A Vision Splendid

Congratulations to Wayne Facer on the publication of his new book A Vision Splendid. The influential life of William Jellie. A British Unitarian in New Zealand (Blackstone Editions, Toronto, Canada, 2017  – http://www.BlackstoneEditions.com). It’s an excellent study that looks at Unitarian origins in New Zealand through the work of William Jellie, an Ulster born Non-Subscribing Presbyterian who was one of the many pioneers from there who went out to establish congregations in what were then dominions of the United Kingdom.

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Wayne Facer 

The book has a striking cover, taken from a work by an unknown New Zealand artist, and is a very important addition to the study of the way Unitarianism spread around the globe and adapted to new situations in the late nineteenth and early twentieth centuries. It will be reviewed in future issues of the Transactions of the Unitarian Historical Society and Faith and Freedom.

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About the book I have written:

Wayne Facer has written an absorbing biography of a hitherto little known but nevertheless fascinating and important person. Through meticulous research in both New Zealand and the UK the author illustrates the pioneering life of this minister and educator.

Born in county Down, Ireland, in 1865 and described by his family as “Irish through and through” William followed an uncle into the Unitarian ministry. A relatively small but theologically radical denomination Unitarians placed great store on the value of an educated ministry and Jellie received an excellent education at Manchester College which moved its location from London to Oxford while he was a student there. The author draws out the influence of this education upon Jellie especially through the person of Philip Henry Wicksteed (1844-1927). Through him he developed a love of Dante and literature in general as well as a belief in politically progressive causes and the need for direct intervention in society in favour of the poor. Serving in ministries in both England and New Zealand, where a contemporary journal described him as preaching “sermons and addresses so far superior to the ordinary”, he became a key figure in the establishment of Unitarian churches and institutions in New Zealand. After retirement from the ministry he embarked upon a new career as a lecturer for the Workers’ Education Association.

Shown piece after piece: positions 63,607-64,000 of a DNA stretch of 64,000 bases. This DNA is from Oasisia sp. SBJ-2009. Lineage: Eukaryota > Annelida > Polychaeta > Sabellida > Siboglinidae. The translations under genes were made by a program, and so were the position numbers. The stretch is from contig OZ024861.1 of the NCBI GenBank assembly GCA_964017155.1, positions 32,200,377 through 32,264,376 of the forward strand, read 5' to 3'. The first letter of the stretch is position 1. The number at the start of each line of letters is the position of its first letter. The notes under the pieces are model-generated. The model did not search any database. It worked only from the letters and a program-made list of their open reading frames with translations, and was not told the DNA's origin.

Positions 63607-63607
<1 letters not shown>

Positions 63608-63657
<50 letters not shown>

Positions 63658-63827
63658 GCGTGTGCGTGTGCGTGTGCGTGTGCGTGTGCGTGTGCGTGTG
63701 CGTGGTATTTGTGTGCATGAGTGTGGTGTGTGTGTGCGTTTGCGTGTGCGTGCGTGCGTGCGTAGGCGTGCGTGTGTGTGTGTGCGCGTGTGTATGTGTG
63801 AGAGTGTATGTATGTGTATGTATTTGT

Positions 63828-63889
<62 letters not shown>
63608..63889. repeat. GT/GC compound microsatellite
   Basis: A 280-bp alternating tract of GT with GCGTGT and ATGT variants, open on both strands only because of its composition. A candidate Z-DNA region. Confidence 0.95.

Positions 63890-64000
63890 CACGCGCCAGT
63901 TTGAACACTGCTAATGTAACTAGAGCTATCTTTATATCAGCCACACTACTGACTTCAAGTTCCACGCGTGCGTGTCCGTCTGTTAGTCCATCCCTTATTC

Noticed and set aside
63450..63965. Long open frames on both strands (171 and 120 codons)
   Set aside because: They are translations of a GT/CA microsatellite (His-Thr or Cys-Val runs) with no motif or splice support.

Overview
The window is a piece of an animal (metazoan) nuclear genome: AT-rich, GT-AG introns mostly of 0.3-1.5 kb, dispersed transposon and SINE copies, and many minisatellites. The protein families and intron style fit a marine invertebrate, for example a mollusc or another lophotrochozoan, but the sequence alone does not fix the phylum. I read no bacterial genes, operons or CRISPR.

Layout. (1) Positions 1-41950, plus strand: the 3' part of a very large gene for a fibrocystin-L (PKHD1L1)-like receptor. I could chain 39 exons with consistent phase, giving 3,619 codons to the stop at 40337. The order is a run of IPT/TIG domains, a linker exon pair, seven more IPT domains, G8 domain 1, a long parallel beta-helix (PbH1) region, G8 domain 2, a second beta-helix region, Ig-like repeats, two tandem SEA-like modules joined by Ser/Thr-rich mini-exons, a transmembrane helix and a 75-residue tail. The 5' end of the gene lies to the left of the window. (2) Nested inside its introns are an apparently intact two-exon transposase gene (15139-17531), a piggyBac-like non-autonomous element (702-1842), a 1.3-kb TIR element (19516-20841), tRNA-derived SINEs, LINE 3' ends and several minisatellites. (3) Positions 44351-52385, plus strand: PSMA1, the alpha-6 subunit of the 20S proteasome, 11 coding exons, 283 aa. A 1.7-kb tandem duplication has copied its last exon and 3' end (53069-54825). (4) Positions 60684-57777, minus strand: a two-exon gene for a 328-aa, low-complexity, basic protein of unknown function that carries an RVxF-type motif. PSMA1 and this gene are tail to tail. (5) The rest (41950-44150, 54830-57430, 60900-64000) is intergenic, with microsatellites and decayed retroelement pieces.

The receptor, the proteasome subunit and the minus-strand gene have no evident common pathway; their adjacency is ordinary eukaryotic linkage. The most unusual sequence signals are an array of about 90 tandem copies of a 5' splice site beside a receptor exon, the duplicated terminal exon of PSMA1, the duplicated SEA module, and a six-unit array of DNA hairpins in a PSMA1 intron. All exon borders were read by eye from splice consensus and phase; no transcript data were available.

We owe a great debt to the author who has traced the varied course of Jellie’s long career, bringing him vividly to life in the context of his times, his ideas and principles, his family and friendships and the institutions and organisations which he supported.

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New Zealand Ministers – William Jellie, James Chapple, and Richard Hall at the Unitarian Hall, Timaru (from the back cover of the book)

A Vision Splendid. The influential life of William Jellie. A British Unitarian in New Zealand (Blackstone Editions, Toronto, Canada, 2017, ISBN 978-0-9816402-6-6, Pages: xxv + 278)

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Harvest Services 2017

 

The Services of Harvest Thanksgiving in October 2017 were all successful and enjoyable events in Downpatrick, Ballee and Clough churches. The first took place at Downpatrick where the guest preacher was the Rev Ernie Boggs, Minister Emeritus of Downpatrick Presbyterian Church, and special music was provided by the Lindsay Chorale with their conductor John Dallas. The congregational hymns were accompanied by church organist Laura Patterson. Over the year the Sunday School and young people of the church raised £400 for the work of Daisy Lodge and during the service Laura Neill presented a cheque to Aisling Gibson, the South Down regional fundraiser for Daisy Lodge, a purpose-built therapeutic centre located in Newcastle for families affected by cancer.

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Downpatrick Harvest Daisy Lodge